Kevin Sessums is dot429’s new editorial director, and is blogging about his experiences while traveling in Eastern Europe on behalf of the US State Department this month as part of an LGBT human rights/cultural exchange mission. _______________________________________________
I had a very busy first day in Slovenia this week on the second stop of my LGBT human rights/cultural exchange mission for the US State Department. In Ljubljana, the country’s lovely capital city, I was met by Mitja Blazik, one of Slovenia’s most important LGBT activists, who served as my tour guide.
He first took me to see Metelkova City – a kind of alternative city within the city of Ljubljana which was once the army barracks of the Yugoslavian army. After the revolution of 1991, the artists and intellectuals and LGBT community began to squat there and claim it for their own. The city council secretly planned to tear it down and put up a business center but the squatters refused to leave even after the city turned off the electricity and water.
There was a year’s stand-off before the city gave in and it now houses art studios and political NGOs and theatrical companies and alternative nightclubs. On the weekends the grounds are packed with young artistic people and those who feel at home with them.
In one of the buildings at Metelkova City, I was taken up to meet a committed young woman named Urska who is part of the feminist lesbian collective in its 25th year of existence that oversees the Lesbian Library in one of the rooms on the second floor. We had a lively discussion about the importance of being transgressive within the context of the “normalization” of so much of LGBT culture these days. And you’ve got to love a feminist lesbian collective which oversees a place called the Lesbian Library and sees fit to hang a poster of James Baldwin on its wall.
Mitja also hosted a lunch for me at the youth hostel Celica located in Metelkova City with many of the city’s other activists. He told me he was amazed they agreed to all gather together in one place since they have such different political outlooks and philosophies and often disagree and seldom sit around together although when it comes down to it they are there for one another, as they were for Mitja when he was beaten and burned and put into the hospital by right-wing thugs who gay-bashed him a few years ago. “You should feel honored they did it for you,” he said. I did feel that way.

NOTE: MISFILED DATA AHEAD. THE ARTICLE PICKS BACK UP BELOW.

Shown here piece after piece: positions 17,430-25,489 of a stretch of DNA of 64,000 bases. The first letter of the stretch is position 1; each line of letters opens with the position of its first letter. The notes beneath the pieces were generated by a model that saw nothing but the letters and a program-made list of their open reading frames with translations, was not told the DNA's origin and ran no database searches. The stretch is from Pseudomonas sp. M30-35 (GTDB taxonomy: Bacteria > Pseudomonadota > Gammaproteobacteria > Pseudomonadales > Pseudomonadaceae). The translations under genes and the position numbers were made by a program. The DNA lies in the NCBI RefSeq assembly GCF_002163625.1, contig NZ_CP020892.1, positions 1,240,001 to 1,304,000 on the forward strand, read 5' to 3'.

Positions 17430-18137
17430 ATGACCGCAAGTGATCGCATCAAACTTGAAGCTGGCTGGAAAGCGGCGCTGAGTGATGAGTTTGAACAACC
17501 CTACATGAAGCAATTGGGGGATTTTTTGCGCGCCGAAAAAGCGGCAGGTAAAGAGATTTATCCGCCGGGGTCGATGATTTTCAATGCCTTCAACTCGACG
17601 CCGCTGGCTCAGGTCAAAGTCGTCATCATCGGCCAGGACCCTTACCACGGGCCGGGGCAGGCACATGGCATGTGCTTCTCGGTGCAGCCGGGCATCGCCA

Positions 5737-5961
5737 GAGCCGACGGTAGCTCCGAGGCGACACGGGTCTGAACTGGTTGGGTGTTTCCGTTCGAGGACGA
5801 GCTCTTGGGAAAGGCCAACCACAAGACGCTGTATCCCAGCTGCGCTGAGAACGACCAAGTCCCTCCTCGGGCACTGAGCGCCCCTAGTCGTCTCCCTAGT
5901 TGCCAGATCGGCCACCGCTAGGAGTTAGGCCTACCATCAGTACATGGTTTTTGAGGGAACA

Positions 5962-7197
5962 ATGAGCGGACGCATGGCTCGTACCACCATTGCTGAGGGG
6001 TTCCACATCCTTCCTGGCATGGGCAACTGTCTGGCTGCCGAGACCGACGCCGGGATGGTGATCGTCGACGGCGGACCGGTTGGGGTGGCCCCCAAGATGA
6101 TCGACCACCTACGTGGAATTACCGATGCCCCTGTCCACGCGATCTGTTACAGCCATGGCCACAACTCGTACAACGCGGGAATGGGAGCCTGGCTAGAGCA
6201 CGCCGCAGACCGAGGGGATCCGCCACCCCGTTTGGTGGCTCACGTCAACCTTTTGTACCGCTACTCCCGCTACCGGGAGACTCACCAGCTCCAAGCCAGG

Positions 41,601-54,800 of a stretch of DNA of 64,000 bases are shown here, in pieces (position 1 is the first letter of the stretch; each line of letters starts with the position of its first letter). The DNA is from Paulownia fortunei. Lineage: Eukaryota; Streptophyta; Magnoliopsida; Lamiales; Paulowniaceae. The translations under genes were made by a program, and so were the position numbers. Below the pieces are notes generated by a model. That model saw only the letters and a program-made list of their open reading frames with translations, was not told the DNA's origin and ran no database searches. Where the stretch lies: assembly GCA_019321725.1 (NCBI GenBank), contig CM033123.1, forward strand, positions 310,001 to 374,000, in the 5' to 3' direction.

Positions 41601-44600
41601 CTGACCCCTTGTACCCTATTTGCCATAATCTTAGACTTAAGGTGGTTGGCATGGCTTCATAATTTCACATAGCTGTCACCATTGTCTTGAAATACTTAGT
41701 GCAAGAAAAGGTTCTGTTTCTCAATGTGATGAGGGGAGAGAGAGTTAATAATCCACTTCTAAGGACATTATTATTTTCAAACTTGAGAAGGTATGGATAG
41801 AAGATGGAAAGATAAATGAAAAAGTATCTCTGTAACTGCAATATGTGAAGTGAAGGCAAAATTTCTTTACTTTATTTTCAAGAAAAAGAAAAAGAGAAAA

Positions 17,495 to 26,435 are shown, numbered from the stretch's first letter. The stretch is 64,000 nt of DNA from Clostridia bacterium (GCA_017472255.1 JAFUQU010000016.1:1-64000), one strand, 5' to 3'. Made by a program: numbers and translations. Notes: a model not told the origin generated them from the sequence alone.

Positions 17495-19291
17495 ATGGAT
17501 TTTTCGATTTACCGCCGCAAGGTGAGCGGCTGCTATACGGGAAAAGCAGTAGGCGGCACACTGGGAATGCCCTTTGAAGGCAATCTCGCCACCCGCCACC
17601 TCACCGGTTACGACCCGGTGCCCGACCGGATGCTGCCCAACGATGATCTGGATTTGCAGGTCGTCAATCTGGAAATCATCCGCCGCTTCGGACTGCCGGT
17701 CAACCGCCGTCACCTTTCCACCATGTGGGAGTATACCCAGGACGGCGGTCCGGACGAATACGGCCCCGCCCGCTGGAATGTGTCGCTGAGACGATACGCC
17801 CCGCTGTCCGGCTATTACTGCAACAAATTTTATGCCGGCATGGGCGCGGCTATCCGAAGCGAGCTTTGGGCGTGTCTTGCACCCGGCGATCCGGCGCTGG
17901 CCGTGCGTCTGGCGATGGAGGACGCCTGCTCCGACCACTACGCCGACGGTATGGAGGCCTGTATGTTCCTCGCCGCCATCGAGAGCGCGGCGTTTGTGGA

After the delicious lunch, which was held at the Celica Hostel located in Metelkova City, I was given a private tour of the place which was once the prison where the Yugoslavian army held political prisoners. It has now been turned into what Lonely Planet called a few years ago “the hippest hostel in the world.” The private rooms are the cells where the prisoners were kept. Each is different and all are really cool.
Recently they opened up the downstairs cellar portion where the most unlucky of prisoners were thrown into these hole-like darkened rooms and tortured for months at a time. I was allowed to take a flashlight down through an opening in the cellar wall to take a look. It was eery. I said a prayer for all those who had once been held there.
In the afternoon I had an interesting meeting with a dedicated young man, Andrej Pisl, who runs the NGO known as DIH which does HIV outreach and fights homophobia in colleges and is involved with LGBT sports events, among other projects.
My last stop during my very busy first day in Slovenia was in a small city about a 90 minute drive outside of Ljubljana called Maribor. It is where a lot of the country’s rightwing voters reside and it’s also known for its football hooliganism. There is a building in the town square with a small balcony where Hitler infamously gave a speech to an adoring crowd.
I mention all of this to prove how brave the young men with whom I met are. They have begun to come out publicly and gather together as LGBT youth in the context of the town’s main youth center. They have given a couple of dance parties recently that have been well attended by others from Ljubljana and Graz, Austria, and Zagreb, Croatia. Around 300 people showed up for their last one they told me proudly.
We gathered at the only “gay friendly” cafe in the city which was down a deserted alleyway. The name of the place means “Hidden” in Slovenian. Our little group kept growing in number once word got out that they had an American visitor in their midst.
They have also begun to take same-sex ballroom dancing classes and as part of the last party they gave they did a choreographed routine, ballroom dancing to a Barry White song, all wearing identical outfits. They showed me a bit of the routine which was recorded on a cell phone of one of the guys. It was incredibly sweet.
They then began to pass around the memory card in that guy’s phone to all the other guys around the table so they could have a copy of it in all their phones. Each time a young man would insert the memory card he’d watch it all over again on his phone and smile at the audacious sweetness of the memory of their same sex dance routine that night.
I will always smile myself when I recall the time I spent with these audacious sweet young men that night in Maribor.